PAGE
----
Tuesdays with Wilcockson: A race without fans is no race at all
Imagine that the Olympic Games happened—or next week’s USA Pro Cycling Challenge took place—and no one came to watch. There’d be no applause as the racers came through the towns, no camper vans massed on the climbs, and no one banging the billboards along the finish straight. You might say, so what? Ninety percent of the world’s racers don’t have crowds watching them; they just ride for fun. But at the elite pro level, it’s the synergy between the riders and the spectators that creates the event. Without the fans, a race would lack the energy and excitement that we tend to take for granted.
Take the Olympic men’s cross-country race last Sunday at Hadleigh Farm in the Essex countryside east of London. A capacity crowd of some 20,000 spectators lined the challenging course that gave rise to one of the best mountain-bike races in the sport’s history. As with every other event at the London games, the home fans were hoping that a British athlete would be on the podium, but when their best hope, Liam Killeen, crashed out with a broken ankle they warmed to a superb race between pre-race favorite Nico Schurter of Switzerland, world champion Jaroslav Kulhavy of the Czech Republic and Italian dark horse Marco Fonda.
The roar of the crowds all around the course undoubtedly inspired the three Europeans to ride harder than they’ve ever ridden before. The faster they raced, the louder the cheers. And the louder the cheers, the faster they raced. Without such great support, Fonda may not have been so doggedly brave, after he lost his seatpost, to ride the whole final lap out of the saddle to hang on to the bronze medal. And Kulhavy may not have kept chasing back when Schurter kept on accelerating and the Czech may not have been ready to jump past the Swiss in the dying seconds to take gold.
That was the perfect example of how a crowd can both make racing more thrilling and influence an event’s outcome. Other crowds, including the wall-to-wall mob that lined the barriers from start to finish of the Olympic time trial two weeks ago, can add tremendous enthusiasm to an event and increase the enjoyment level for both themselves and the riders. Top time trialists normally operate in a world of their own, focusing totally on their pedal cadence and power output, the next bend in the road and the rider they’re catching. But having crowds urging you on adds a major element to your performance.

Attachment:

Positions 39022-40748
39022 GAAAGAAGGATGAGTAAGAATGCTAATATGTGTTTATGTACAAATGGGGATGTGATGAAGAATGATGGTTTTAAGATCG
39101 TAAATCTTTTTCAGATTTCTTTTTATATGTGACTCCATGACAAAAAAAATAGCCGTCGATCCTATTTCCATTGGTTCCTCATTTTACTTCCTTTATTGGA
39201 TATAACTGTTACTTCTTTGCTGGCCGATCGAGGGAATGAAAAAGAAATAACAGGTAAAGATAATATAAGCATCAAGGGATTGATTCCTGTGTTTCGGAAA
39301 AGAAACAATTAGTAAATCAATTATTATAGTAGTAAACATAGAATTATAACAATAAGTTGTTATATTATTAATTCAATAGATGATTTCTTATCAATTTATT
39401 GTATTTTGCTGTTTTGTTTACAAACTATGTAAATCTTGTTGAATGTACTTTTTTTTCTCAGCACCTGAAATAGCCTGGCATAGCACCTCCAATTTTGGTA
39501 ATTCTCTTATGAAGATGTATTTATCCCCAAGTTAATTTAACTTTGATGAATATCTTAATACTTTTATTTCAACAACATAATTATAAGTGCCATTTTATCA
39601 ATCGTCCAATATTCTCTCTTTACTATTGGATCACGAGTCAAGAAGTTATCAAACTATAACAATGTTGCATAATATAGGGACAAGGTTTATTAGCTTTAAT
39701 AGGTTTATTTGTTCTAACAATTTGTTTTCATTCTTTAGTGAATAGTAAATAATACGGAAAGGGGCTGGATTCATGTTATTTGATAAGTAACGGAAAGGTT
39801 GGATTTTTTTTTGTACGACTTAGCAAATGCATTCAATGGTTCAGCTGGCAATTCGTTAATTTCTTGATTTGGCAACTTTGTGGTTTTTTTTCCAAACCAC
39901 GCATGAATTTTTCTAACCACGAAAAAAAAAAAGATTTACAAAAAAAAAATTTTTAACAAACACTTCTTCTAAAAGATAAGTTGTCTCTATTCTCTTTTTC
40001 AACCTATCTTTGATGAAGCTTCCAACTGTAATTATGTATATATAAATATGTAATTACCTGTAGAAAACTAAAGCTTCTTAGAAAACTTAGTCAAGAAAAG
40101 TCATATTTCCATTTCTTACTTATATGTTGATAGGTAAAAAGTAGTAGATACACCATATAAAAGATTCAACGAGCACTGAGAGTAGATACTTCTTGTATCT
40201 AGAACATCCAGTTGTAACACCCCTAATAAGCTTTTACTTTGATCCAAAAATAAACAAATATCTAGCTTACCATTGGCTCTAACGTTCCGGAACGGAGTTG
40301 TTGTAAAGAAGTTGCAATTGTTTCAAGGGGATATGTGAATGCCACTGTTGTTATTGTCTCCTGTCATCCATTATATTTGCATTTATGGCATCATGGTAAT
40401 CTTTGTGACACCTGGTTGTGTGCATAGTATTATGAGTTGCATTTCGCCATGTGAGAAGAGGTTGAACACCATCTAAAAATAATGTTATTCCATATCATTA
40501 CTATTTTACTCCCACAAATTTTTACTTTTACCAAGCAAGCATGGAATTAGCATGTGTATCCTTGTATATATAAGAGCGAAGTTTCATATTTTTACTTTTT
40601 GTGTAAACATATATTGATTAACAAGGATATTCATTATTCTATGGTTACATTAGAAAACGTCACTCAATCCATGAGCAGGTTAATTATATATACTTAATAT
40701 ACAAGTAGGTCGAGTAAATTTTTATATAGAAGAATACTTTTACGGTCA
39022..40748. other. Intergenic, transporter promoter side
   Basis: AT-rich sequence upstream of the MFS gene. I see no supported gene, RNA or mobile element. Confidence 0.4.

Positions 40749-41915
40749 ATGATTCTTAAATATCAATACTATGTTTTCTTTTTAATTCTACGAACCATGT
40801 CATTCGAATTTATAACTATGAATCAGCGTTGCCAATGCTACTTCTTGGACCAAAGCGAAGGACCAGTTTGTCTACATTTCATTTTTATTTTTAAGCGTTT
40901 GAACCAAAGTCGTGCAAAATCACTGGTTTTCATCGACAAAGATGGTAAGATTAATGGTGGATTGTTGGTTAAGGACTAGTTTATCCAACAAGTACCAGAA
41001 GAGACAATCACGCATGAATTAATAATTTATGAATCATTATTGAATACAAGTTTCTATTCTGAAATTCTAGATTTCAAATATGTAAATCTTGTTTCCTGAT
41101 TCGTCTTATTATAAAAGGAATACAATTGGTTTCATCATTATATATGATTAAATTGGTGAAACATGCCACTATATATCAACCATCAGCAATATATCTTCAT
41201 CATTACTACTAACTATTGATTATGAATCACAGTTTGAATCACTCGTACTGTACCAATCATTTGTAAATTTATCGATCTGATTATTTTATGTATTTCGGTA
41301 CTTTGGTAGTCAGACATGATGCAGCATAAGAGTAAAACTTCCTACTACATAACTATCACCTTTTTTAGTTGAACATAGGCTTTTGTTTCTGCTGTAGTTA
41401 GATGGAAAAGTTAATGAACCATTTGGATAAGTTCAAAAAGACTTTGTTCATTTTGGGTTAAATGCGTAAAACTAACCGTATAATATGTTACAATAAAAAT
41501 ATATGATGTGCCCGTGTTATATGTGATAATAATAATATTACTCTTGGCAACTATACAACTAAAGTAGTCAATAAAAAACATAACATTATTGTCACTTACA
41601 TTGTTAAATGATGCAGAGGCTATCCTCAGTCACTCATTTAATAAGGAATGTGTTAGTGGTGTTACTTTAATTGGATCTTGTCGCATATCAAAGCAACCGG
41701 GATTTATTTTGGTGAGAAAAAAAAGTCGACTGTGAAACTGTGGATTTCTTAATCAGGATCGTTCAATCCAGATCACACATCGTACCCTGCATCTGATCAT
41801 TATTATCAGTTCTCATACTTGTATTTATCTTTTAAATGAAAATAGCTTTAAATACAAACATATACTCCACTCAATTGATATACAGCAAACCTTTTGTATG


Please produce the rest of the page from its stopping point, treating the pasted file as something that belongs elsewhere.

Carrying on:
Around the Hampton Court Palace course on August 1, the constant encouragement of the hundreds of thousands spectators was an element that transcended a rider’s internal forces. Gold medalist Brad Wiggins said, “The noise was incredible. I’m never, ever going to experience anything like that again in my sporting career.” And his British teammate Chris Froome, who claimed the bronze medal, said the crowds “weren’t just cheering, they were screaming our names.”
There was an informal comparison of sound levels at the various Olympic venues. Not surprisingly, the decibel counts were loudest at the indoor arenas, with one or two bouts at the 10,000-capacity boxing arena just out-scoring the most exciting races at the 6,000-seat Olympic Velodrome. Judging by the huge popularity of the track cycling in London—despite the lack of the individual pursuit and the often harsh application of arcane sprinting rules—this branch of the sport is making a strong comeback. Indeed, world road champion Mark Cavendish, who was on the BBC television commentary team at the velodrome, was so enthused by the racing that he said he will make an actual comeback to the track with a view to contesting the team pursuit and six-race omnium for the 2016 Olympics in Rio de Janeiro.
It was instructive that the track racing in London lasted for six days, the same as traditional six-day races, which may have lost much of their luster in recent decades but remain one the most potentially popular branches of bike racing. Anyone who has attended a European six-day race (including London’s Skol Six that introduced many British fans to track racing during the 1980s) knows that a well-staged “six” that’s contested by a variety of two-man teams, including sprinters and stars of the Tour de France, can be more entertaining than any other form of racing.
Today, few remember that road riders such as Eddy Merckx gained a lot of their finishing speed by racing on the six-day velodromes, while both Wiggins and Cavendish won Belgium’s prestigious Ghent Six in an early phase of the pro careers. So, following the track’s massive popularity at the Olympics, six-day races could be added to the track racers’ still-limited annual schedule of World Cup races, world and continental championships, and the occasional specialty events such as the Revolution races held at British velodromes.
The interplay between the racers and the fans is a vital part of track racing—no one would want to race in any empty arena! Everyone wants the crowds to be as big as those that watched the London Olympic road races and the ones that we’ll likely see on Boulder’s Flagstaff Mountain and Denver’s time-trial circuit at the USA Pro Challenge in a few days’ time.
Follow me on Twitter: @johnwilcockson